First- and second-year medical students recognized at white coat ceremonies
After last year’s induction of new students was postponed because of the pandemic, the School of Medicine held two events this year.
As an entering medical student last fall, Blynn Shideler received his white coat and stethoscope in a parking lot, where medical school staff deposited the goods in the trunk of his car.
The white coat ceremony, an annual celebration during which new medical students receive the emblems of their career as family, friends and faculty cheer them on, was one of many traditions the pandemic obliterated.
This year, however, students at the Stanford University School of Medicine were able to celebrate together. With vaccinations readily available, the school held two ceremonies: one Aug. 20 for first-year students, and another the next day for the second-years. The events were held outdoors, and all guests were required to wear masks and to show proof of vaccination or a recent negative COVID-19 test.
“The old white coat feels different this morning,” Shideler said to the crowd seated on a lawn outside classroom buildings. “We can wear them for our parents who worked their butts off so we’d have a chance to be here today.”
Lloyd Minor, MD, dean of the medical school, noted that the pandemic defined the beginning of the second-year group’s medical career, from finalizing applications to spending “hundreds of hours on Zoom” attending classes. “We’re finally in one place together,” he said. “It’s wonderful to see you in person.”
Dean Winslow, MD, a professor of medicine and the keynote speaker, assured the second-year students that they made the correct career choice. “Being a doctor is absolutely the best job in the world,” he said. “You’re intellectually stimulated every day, and you get to help people every day.”
First-years don their coats
At their own ceremony, the class starting this year donned their coats for the first time. They held them, embroidered with their names and the Stanford Medicine logo, on their laps until it was time to stand and line up to cross the stage. Then they put their arms through the coat sleeves, helping one another look presentable by adjusting collars and hems.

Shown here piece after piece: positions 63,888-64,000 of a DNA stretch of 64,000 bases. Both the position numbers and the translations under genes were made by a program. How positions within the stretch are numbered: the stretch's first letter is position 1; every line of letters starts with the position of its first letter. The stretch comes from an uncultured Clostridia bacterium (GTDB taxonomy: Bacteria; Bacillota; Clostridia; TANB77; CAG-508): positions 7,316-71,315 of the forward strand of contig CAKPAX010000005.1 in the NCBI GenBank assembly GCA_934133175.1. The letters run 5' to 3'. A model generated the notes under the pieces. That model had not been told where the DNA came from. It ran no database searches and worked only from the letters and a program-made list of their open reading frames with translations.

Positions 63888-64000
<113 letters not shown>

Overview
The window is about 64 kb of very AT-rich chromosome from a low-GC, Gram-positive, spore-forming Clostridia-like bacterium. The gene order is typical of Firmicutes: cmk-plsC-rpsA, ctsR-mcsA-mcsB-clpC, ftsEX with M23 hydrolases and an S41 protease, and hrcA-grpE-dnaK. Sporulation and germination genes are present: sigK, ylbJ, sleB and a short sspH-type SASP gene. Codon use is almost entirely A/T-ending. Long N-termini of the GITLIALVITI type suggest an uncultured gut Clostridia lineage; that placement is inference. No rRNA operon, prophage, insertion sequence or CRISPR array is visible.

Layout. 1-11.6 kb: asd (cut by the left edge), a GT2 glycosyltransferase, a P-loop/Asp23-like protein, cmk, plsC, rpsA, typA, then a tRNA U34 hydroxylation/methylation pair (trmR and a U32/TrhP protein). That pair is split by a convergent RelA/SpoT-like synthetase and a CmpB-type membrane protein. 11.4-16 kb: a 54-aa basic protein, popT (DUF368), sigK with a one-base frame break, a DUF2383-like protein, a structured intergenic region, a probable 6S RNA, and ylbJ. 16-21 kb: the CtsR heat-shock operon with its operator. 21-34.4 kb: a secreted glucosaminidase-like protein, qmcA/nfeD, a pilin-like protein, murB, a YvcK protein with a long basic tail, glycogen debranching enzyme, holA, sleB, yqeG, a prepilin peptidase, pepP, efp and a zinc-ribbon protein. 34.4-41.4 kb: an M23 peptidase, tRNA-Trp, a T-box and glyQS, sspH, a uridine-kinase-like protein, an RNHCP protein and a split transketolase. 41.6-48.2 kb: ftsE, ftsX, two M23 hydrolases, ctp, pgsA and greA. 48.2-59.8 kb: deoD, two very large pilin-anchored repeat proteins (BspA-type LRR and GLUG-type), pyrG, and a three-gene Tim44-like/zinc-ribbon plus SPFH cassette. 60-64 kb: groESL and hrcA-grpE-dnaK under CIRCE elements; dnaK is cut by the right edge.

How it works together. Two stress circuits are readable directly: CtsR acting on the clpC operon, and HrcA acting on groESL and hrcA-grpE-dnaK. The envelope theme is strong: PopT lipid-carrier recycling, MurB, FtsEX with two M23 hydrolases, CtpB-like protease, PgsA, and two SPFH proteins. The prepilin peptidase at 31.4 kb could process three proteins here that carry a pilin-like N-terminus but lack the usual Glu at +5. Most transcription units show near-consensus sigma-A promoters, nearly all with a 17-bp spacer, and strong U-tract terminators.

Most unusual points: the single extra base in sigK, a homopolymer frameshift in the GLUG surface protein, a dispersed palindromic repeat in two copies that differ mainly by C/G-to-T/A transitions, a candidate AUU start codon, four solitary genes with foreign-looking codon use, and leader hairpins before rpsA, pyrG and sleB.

Each first-year student received a stethoscope — a high-quality, “Mercedes-Benz of stethoscopes,” according to Neil Gesundheit, MD, senior associate dean for medical education.
And they learned about the power the white coat holds: “People will tell you things they haven’t told their closest friends by virtue of the white coat,” said Santiago Sanchez, an MD-PhD student and president of the Stanford Medical Student Association.
When they walked onto the stage, both sets of students stood at a microphone, gave their names and stated where they were from. Many cited more than one place — Lagos, Nigeria, and London; Colombia and Miami.
A few students sported garb signifying their ancestral homelands, including a bow tie made of West African kente cloth and an embroidered dress from Oaxaca, Mexico. They thanked their families in several languages, including Spanish, Arabic and Chinese.
The two classes are among the most diverse in Stanford Medical School’s history: 38% of the 2020 entering class are from ethnic and racial groups underrepresented in medicine, while 32% of the 2021 entering class are. Nineteen percent of the 2020 entering class, and 27% of this year’s entering class, were born outside the United States.
After the ceremonies, the students grabbed pre-packaged meals and sat at tables to eat and mingle with family and friends. They introduced classmates to family members and partners.
Entering student Ivan Lopez said he was thrilled that the event was in person. “I am first-generation and low-income, the first in my family to go to college and the first to go to medical school,” he said. “So, giving my family the opportunity to celebrate this special day in person means a lot to me.”
Stanford Medicine integrates research, medical education and health care at its three institutions - Stanford University School of Medicine, Stanford Health Care (formerly Stanford Hospital & Clinics), and Lucile Packard Children's Hospital Stanford. For more information, please visit the Office of Communication & Public Affairs site at http://mednews.stanford.edu.